The SEC Athletes of the Year Awards were first presented in 1976 for men and 1984 for women. The award was renamed the Roy F. Kramer Athletes of the Year in 2004 to honor the former Commissioner who served the conference from 1990-2002.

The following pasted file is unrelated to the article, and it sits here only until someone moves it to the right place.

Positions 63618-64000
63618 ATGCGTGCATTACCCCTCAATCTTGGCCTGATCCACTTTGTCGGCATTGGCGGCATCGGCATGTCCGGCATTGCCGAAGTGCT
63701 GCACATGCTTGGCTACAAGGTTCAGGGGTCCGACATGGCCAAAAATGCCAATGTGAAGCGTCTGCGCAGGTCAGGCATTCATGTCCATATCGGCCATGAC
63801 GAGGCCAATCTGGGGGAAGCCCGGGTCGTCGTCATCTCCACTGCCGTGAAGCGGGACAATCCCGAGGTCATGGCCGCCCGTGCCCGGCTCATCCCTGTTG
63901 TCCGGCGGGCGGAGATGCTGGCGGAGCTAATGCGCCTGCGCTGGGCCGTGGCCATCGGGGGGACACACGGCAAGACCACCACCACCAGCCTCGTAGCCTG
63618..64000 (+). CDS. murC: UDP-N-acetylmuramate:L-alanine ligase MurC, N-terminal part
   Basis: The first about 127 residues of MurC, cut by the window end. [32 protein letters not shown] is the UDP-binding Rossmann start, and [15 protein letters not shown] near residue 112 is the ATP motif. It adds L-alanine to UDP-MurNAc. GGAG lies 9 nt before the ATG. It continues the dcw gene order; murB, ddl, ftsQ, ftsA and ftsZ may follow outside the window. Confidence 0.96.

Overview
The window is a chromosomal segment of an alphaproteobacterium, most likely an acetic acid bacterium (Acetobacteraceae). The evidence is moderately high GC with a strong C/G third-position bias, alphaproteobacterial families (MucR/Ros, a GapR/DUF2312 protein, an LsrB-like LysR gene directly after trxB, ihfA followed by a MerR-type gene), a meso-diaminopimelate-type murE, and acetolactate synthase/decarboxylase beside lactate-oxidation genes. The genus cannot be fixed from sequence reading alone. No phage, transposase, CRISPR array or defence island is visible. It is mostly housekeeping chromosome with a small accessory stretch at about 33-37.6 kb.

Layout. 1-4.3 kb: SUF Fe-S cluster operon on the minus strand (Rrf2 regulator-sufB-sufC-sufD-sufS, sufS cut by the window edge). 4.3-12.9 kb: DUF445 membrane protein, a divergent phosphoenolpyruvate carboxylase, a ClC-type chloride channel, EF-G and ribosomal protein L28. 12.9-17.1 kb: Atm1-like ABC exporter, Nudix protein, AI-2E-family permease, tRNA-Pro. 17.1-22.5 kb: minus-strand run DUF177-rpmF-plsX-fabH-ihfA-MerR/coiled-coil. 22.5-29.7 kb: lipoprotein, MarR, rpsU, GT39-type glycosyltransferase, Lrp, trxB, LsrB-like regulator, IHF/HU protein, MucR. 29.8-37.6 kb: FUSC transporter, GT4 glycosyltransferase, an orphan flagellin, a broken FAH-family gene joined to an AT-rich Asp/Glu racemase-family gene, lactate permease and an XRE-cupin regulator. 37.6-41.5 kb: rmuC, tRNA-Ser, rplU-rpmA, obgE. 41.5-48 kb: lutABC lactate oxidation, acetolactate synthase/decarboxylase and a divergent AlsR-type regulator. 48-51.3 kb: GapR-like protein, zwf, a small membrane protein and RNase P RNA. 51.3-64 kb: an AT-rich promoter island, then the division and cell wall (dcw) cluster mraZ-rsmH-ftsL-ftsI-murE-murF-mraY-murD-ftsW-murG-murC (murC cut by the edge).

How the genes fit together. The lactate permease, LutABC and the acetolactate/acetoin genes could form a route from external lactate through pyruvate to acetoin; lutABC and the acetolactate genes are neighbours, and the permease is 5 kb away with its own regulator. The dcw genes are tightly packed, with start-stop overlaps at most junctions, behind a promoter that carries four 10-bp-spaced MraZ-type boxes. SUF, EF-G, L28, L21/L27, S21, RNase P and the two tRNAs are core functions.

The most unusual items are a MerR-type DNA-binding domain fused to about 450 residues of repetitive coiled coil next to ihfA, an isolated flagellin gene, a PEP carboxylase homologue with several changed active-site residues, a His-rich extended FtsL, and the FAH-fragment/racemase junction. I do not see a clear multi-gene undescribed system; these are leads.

Past recipients of the SEC Athlete of the Year Award include: 2022 - Bryce Young, Alabama (football) and Aliyah Boston, South Carolina (basketball); 2021 - DeVonta Smith, Alabama (football) and Madison Lilley, Kentucky (volleyball); 2020 - Joe Burrow, LSU (football) and Tyasha Harris, South Carolina (basketball); 2019 - Grant Holloway, Florida (track & field) and Maria Fassi, Arkansas (golf); 2018 - Caeleb Dressel, Florida (swimming) and A'ja Wilson, South Carolina (basketball); 2017 - Brent Rooker, Mississippi State (baseball) and Kendell Williams, Georgia (track & field); 2016 - Jarrion Lawson, Arkansas (track & field) and Bridget Sloan, Florida (gymnastics); 2015 - Andrew Benintendi, Arkansas (baseball) and Lauren Haeger, Florida (softball); 2014 - AJ Reed, Kentucky (baseball) and Hannah Rogers, Florida (softball); 2013 - Johnny Manziel, Texas A&M (football) and Allison Schmitt, Georgia (swimming); 2012 - Anthony Davis, Kentucky (basketball) and Brooke Pancake, Alabama (golf); 2011 - John-Patrick Smith, Tennessee (tennis) and Kayla Hoffman, Alabama (gymnastics); 2010 - Mark Ingram, Alabama (football) and Susan Jackson, LSU (gymnastics); 2009 - Tim Tebow, Florida (football) and Courtney Kupets, Georgia (gymnastics); 2008 - Tim Tebow, Florida (football) and Candace Parker, Tennessee (basketball); 2007 - David Price, Vanderbilt (baseball) and Monica Abbott, Tennessee (softball); 2006 - Xavier Carter, LSU (track & field) and Seimone Augustus, LSU (basketball); 2005 - Ryan Lochte, Florida (swimming) and Kirsty Coventry, Auburn (swimming); 2004 - Alistair Cragg, Arkansas (cross country/track) and Jeana Rice, Alabama (gymnastics); 2003 - Alistair Cragg, Arkansas (cross country/track) and LaToya Thomas, Mississippi State (basketball); 2002 - Walter Davis, LSU (track & field) and Andree' Pickens, Alabama (gymnastics); 2001 - Matias Boeker, Georgia (tennis) and Amy Yoder Begley, Arkansas (cross country/track); 2000 - Kip Bouknight , South Carolina (baseball) and Kristy Kowal, Georgia (swimming); 1999 - Tim Couch, Kentucky (football) and Chamique Holdsclaw, Tennessee (basketball); 1998 - Peyton Manning, Tennessee (football) and Chamique Holdsclaw, Tennessee (basketball); 1997 - Danny Wuerffel, Florida (football) and Trinity Johnson, South Carolina (softball); 1996 - Danny Wuerffel, Florida (football) and Saudia Roundtree, Georgia (basketball); 1995 - Todd Helton, Tennessee (baseball) and Jenny Hansen, Kentucky (gymnastics); 1994 - Corliss Williamson, Arkansas (basketball) and Nicole Haislett, Florida (swimming); 1993 - Jamal Mashburn, Kentucky (basketball) and Nicole Haislett, Florida (swimming); 1992 - Shaquille O'Neal, LSU (basketball) and Vicki Goetze, Georgia (golf); 1991 - Shaquille O'Neal, LSU (basketball) and Daedra Charles, Tennessee (basketball); 1990 - Alec Kessler, Georgia (basketball) and Dee Foster, Alabama (gymnastics); 1989 - Derrick Thomas, Alabama (football) and Bridgette Gordon, Tennessee (basketball); 1988 - Will Perdue, Vanderbilt (basketball) and Dara Torres, Florida (swimming); 1987 - Cornelius Bennett, Alabama (football) and Lillie Leatherwood-King, Alabama (track and field); 1986 - Bo Jackson, Auburn (football) and Jennifer Gillom, Ole Miss (basketball); 1985 - Will Clark, Mississippi State (baseball) and Penney Hauschild, Alabama (gymnastics); 1984 - Terry Hoage, Georgia (football) and Tracy Caulkins, Florida (swimming); 1983 - Herschel Walker, Georgia (football/track and field); 1982 - Buck Belue, Georgia (football/baseball); 1981 - Rowdy Gaines, Auburn (swimming); 1980 - Kyle Macy, Kentucky (basketball); 1979 - Reggie King, Alabama (basketball); 1978 - Jack Givens, Kentucky (basketball); 1977 - Larry Seivers, Tennessee (football); and 1976 - Harvey Glance, Auburn (track and field).